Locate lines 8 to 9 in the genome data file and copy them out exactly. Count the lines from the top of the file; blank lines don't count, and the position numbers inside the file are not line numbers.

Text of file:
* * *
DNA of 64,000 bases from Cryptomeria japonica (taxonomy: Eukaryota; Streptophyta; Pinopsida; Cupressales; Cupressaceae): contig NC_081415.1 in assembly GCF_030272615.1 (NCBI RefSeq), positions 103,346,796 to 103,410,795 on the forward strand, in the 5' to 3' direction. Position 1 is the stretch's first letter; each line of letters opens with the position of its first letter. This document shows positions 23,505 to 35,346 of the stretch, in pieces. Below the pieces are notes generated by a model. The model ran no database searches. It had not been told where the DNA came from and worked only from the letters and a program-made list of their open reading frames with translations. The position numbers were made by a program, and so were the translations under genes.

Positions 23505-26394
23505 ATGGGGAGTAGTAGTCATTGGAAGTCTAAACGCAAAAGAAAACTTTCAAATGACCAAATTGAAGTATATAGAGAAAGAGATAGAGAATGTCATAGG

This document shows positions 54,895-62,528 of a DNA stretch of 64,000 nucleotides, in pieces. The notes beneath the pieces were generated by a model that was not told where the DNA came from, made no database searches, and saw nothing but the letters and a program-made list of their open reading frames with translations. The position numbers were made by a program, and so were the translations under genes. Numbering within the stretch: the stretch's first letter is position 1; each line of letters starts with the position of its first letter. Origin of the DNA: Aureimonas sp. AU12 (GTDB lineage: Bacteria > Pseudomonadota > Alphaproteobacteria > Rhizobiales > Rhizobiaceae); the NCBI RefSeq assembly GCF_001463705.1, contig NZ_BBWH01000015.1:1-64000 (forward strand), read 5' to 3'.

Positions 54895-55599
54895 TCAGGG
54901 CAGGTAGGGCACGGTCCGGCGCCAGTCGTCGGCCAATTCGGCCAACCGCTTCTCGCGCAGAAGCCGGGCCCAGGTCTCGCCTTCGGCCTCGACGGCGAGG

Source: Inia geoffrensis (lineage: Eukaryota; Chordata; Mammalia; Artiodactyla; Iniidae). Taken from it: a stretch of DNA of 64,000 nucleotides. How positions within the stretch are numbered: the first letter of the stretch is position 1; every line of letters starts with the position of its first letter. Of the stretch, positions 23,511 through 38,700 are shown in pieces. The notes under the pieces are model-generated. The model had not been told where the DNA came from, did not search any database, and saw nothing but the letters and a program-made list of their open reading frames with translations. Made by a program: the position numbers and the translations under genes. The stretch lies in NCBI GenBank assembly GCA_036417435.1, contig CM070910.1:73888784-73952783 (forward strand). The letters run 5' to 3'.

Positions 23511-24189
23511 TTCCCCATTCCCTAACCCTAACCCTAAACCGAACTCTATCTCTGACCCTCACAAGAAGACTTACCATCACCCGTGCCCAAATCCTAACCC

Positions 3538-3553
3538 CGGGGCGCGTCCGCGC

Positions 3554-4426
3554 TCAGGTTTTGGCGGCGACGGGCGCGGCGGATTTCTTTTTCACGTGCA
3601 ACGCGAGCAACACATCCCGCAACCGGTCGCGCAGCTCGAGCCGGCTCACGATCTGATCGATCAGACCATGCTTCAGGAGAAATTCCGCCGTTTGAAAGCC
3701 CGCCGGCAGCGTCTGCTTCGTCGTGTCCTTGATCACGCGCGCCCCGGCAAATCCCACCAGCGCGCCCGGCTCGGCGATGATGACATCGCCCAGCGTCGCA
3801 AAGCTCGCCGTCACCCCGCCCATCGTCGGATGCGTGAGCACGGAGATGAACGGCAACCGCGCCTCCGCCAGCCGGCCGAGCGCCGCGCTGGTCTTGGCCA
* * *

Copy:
Source: Inia geoffrensis (lineage: Eukaryota; Chordata; Mammalia; Artiodactyla; Iniidae). Taken from it: a stretch of DNA of 64,000 nucleotides. How positions within the stretch are numbered: the first letter of the stretch is position 1; every line of letters starts with the position of its first letter. Of the stretch, positions 23,511 through 38,700 are shown in pieces. The notes under the pieces are model-generated. The model had not been told where the DNA came from, did not search any database, and saw nothing but the letters and a program-made list of their open reading frames with translations. Made by a program: the position numbers and the translations under genes. The stretch lies in NCBI GenBank assembly GCA_036417435.1, contig CM070910.1:73888784-73952783 (forward strand). The letters run 5' to 3'.

Positions 23511-24189